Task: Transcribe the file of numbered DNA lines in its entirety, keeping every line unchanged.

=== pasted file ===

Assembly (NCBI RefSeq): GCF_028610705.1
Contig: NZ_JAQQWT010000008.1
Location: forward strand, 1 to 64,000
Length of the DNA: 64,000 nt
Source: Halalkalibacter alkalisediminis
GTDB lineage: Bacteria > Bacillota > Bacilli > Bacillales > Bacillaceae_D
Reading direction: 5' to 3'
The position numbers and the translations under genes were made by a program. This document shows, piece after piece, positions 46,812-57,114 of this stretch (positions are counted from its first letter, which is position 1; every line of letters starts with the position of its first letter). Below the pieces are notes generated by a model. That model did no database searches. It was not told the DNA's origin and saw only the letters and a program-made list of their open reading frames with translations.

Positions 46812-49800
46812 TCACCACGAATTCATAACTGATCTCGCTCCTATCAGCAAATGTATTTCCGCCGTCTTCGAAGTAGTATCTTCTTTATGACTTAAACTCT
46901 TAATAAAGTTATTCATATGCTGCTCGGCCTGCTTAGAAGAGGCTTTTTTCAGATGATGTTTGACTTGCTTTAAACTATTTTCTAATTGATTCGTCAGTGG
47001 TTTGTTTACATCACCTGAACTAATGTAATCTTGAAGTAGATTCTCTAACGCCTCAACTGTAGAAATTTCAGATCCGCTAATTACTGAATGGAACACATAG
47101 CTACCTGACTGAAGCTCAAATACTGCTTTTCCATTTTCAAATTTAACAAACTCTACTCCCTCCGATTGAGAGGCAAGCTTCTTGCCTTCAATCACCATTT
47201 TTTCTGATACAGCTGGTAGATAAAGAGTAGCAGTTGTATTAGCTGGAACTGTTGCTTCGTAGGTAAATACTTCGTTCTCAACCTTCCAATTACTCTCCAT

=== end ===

Assembly (NCBI RefSeq): GCF_028610705.1
Contig: NZ_JAQQWT010000008.1
Location: forward strand, 1 to 64,000
Length of the DNA: 64,000 nt
Source: Halalkalibacter alkalisediminis
GTDB lineage: Bacteria > Bacillota > Bacilli > Bacillales > Bacillaceae_D
Reading direction: 5' to 3'
The position numbers and the translations under genes were made by a program. This document shows, piece after piece, positions 46,812-57,114 of this stretch (positions are counted from its first letter, which is position 1; every line of letters starts with the position of its first letter). Below the pieces are notes generated by a model. That model did no database searches. It was not told the DNA's origin and saw only the letters and a program-made list of their open reading frames with translations.

Positions 46812-49800
46812 TCACCACGAATTCATAACTGATCTCGCTCCTATCAGCAAATGTATTTCCGCCGTCTTCGAAGTAGTATCTTCTTTATGACTTAAACTCT
46901 TAATAAAGTTATTCATATGCTGCTCGGCCTGCTTAGAAGAGGCTTTTTTCAGATGATGTTTGACTTGCTTTAAACTATTTTCTAATTGATTCGTCAGTGG
47001 TTTGTTTACATCACCTGAACTAATGTAATCTTGAAGTAGATTCTCTAACGCCTCAACTGTAGAAATTTCAGATCCGCTAATTACTGAATGGAACACATAG
47101 CTACCTGACTGAAGCTCAAATACTGCTTTTCCATTTTCAAATTTAACAAACTCTACTCCCTCCGATTGAGAGGCAAGCTTCTTGCCTTCAATCACCATTT
47201 TTTCTGATACAGCTGGTAGATAAAGAGTAGCAGTTGTATTAGCTGGAACTGTTGCTTCGTAGGTAAATACTTCGTTCTCAACCTTCCAATTACTCTCCAT